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Robert Shiller's shocking call: Buy Greek stocks!

Robert Shiller on stocks vs. bonds
Robert Shiller on commodities
Robert Shiller reflects on valuations

While economist Robert Shiller finds American stocks to be expensive, he suggests that battered Greek equities may actually present a compelling opportunity for savvy investors.

The Nobel prize-winning Yale economist is famous for his valuation-based view of markets. In the long-run, low price-to-earnings ratios provide attractive long-term opportunities, and richly valued markets require caution, his work has shown.

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Human psychology is what tends to get in the way and to create such opportunities, causing investors to become overly pessimistic at times when stocks are attractive, and far too optimistic in the midst of the bubbles, he has said.

It is perhaps only in the context of his well-known financial and psychological framework that Shiller's latest investment idea can be properly understood.

In an interview Thursday on the program "Trading Nation," Shiller said that stocks in the U.S. are likely to provide only low returns in the medium-term, but "There's also the rest of the world. The U.S. is an expensive market; practically anywhere else is cheaper."

When pressed on where the best value might be found now, Shiller quickly responded: "Greece!"

The economist went on to say that he's not rushing to invest too heavily in Greece. "Maybe I should. I think a little bit in Greece, maybe. One feels fearful, though. I feel fearful about that. It seems awfully edge-of-the-cliff right now, doesn't it?"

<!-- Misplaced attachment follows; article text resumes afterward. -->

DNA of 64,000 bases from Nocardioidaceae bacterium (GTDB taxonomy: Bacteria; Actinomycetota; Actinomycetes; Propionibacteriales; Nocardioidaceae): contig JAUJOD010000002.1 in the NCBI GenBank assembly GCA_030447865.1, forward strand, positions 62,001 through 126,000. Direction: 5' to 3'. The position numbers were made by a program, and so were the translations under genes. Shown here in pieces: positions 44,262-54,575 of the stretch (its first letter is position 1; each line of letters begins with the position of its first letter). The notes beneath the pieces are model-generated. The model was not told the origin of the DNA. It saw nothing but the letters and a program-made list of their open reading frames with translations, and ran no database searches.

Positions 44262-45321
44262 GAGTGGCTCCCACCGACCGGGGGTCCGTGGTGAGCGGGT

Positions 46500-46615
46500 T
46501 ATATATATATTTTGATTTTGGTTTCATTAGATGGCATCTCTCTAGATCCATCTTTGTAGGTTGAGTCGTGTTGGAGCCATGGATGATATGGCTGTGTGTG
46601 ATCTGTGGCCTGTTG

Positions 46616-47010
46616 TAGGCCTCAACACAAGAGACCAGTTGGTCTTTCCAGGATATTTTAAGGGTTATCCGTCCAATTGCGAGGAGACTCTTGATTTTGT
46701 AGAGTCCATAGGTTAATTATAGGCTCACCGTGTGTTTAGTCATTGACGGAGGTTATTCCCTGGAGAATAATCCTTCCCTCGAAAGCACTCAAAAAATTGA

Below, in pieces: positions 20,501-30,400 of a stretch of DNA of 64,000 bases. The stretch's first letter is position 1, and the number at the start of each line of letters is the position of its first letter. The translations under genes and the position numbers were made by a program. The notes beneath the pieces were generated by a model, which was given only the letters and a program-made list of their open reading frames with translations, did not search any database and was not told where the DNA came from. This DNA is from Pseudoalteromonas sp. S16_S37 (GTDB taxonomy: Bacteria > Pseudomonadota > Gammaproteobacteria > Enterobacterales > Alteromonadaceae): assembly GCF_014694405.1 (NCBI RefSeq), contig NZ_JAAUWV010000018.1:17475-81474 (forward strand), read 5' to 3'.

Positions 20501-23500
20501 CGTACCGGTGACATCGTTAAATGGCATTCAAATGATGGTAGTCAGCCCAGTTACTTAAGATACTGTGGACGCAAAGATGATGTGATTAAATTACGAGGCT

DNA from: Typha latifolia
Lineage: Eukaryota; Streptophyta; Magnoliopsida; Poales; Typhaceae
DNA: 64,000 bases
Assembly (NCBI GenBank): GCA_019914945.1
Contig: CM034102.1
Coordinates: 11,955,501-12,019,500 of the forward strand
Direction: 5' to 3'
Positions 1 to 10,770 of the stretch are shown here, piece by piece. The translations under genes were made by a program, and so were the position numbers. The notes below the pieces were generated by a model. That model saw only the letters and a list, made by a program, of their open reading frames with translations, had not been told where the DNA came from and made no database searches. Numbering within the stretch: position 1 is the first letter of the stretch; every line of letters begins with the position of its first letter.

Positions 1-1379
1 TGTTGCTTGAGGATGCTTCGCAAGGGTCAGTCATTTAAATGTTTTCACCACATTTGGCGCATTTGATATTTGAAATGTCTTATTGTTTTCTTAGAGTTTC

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He did not respond to a CNBC email sent Sunday night after Greeks overwhelmingly voted against a new austerity package.

After the vote, JPMorgan's Europe economic research team concluded that "there is now a high likelihood of a Greek exit from the euro, and possibly under chaotic circumstances," although views on this matter are sharply divided.

Greece's Athex Composite Index has fallen 40 percent in the past year, while America's large-cap index is up nearly 5 percent.

That may have created some attractive valuations. For instance, the second-largest stock in that index, Bank of Cyprus, is trading at a forward price-to-earnings valuation of 11, according to FactSet.

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Yet needless to say, the risks inherent in Greek-exposed bank stocks are great. For that reason, Shiller says diversification becomes especially important.

"The secret," he said, "is never to put too much money into investments like that."

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